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ScalaRMotivationQueryPlanWrap-up 1/26 Dynamic Reduction of Query Result Sets for Interactive Visualization Leilani Battle (MIT) Remco Chang (Tufts) Michael.

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Presentation on theme: "ScalaRMotivationQueryPlanWrap-up 1/26 Dynamic Reduction of Query Result Sets for Interactive Visualization Leilani Battle (MIT) Remco Chang (Tufts) Michael."— Presentation transcript:

1 ScalaRMotivationQueryPlanWrap-up 1/26 Dynamic Reduction of Query Result Sets for Interactive Visualization Leilani Battle (MIT) Remco Chang (Tufts) Michael Stonebraker (MIT)

2 ScalaRMotivationQueryPlanWrap-up 2/26 Context Visualization System Database query result

3 ScalaRMotivationQueryPlanWrap-up 3/26 Problems with Most VIS Systems Scalability – Most InfoVis systems assume that memory stay in-core – Out-of-core systems assume locality and/or structure in data (e.g. grid). – Database-driven systems leverage operations specific to the application (e.g. column-store for business analytics) Over-plotting – Makes visualizations unreadable – Waste of time/resources

4 ScalaRMotivationQueryPlanWrap-up 4/26 The Problem We Want to Solve Visualization on a Commodity Hardware Large Data in a Data Warehouse

5 ScalaRMotivationQueryPlanWrap-up 5/26 Apporach: Trading Accuracy For Speed In the Vis community – Common practice, e.g. Based on Data: Elmqvist and Fekete (TVCG, ’10) Based on Display: Jerding and Stasko (TVCG, ‘98) In the Database community – Less common, e.g. Stratified Sampling: Chaudhuri et al. (TOD, ’07) (BlinkDB) Bounded Errors and Response Time: Agarwal et al. (Eurosys ‘13) Online Aggregation: Hellerstein et al. (SIGMOD ‘97), Fisher et al. (CHI ‘12)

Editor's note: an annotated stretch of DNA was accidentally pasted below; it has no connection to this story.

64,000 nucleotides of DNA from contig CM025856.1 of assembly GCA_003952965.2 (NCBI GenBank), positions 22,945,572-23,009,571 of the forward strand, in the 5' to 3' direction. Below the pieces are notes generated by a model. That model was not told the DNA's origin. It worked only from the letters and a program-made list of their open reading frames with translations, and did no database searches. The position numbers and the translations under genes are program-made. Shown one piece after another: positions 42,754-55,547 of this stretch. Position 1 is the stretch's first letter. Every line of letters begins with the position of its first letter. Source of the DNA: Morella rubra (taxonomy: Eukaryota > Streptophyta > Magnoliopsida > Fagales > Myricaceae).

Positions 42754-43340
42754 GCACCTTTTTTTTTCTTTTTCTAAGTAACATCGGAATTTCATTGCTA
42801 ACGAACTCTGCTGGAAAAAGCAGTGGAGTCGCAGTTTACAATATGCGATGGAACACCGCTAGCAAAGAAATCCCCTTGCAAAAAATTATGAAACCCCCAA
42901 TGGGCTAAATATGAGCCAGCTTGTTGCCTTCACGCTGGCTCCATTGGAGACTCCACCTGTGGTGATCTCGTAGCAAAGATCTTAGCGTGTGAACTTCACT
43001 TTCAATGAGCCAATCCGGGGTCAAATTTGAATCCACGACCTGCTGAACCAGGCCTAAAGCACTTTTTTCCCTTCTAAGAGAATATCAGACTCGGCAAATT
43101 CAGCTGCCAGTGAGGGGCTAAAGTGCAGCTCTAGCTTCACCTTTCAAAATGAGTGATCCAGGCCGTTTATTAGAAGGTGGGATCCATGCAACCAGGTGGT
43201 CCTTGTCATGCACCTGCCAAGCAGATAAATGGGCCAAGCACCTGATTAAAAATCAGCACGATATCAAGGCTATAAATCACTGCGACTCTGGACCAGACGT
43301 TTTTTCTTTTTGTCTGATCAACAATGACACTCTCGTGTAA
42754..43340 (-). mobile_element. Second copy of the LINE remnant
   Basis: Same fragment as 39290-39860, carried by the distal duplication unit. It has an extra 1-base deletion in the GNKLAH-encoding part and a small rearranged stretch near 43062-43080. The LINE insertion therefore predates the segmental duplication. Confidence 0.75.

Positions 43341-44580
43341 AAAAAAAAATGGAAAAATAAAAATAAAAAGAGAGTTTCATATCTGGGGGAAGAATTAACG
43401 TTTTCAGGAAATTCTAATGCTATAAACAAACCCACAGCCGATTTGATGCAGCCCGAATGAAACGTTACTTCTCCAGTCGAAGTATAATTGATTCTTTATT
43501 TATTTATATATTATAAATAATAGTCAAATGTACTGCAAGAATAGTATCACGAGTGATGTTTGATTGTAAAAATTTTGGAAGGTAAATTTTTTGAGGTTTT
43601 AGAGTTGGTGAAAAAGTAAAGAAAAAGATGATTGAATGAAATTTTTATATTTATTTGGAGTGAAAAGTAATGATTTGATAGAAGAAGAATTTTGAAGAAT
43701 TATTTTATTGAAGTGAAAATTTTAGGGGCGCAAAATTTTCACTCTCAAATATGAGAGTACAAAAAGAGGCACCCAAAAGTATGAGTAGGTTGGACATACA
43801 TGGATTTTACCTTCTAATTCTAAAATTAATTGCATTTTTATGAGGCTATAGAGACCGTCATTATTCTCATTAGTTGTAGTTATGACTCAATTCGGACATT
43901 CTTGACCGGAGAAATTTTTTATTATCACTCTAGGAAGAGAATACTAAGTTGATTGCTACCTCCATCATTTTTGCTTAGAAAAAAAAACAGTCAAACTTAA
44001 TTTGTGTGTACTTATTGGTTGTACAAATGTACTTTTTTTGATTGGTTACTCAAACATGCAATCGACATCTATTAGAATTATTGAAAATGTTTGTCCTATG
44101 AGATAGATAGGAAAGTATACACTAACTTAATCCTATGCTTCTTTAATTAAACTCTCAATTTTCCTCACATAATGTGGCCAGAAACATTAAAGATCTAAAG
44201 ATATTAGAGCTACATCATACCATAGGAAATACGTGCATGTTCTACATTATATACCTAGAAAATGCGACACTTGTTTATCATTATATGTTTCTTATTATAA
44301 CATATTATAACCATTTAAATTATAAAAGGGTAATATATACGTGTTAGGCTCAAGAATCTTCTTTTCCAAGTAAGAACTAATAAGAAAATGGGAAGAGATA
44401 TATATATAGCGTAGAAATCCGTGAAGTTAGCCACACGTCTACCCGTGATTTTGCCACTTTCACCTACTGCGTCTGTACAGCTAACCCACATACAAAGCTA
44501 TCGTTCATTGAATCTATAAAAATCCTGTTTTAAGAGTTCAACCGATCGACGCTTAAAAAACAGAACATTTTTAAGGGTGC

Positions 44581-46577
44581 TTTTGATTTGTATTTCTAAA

6 ScalaRMotivationQueryPlanWrap-up 6/26 Our Solution: Resolution Reduction Visualization System Database Resolution Reduction Layer query queryplan query queryplan result modified query reduced result

7 ScalaRMotivationQueryPlanWrap-up 7/26 Our Implementation: ScalaR Back-end database: SciDB – An array-based database for scientific data Front-end visualization: javascript + D3 Middleware: – Named ScalaR – Written as a web-server plugin – “Traps” queries from the front-end and communicates with the back-end

8 ScalaRMotivationQueryPlanWrap-up 8/26 Query Plan and Query Optimizer (Almost) All database systems have a query compiler – Responsible for parsing, interpreting, and generating an efficient execution plan for the query Query optimizer – Responsible for improving query performance based on (pre-computed) meta data. – Designed to be super fast – Continues to be an active area of DB research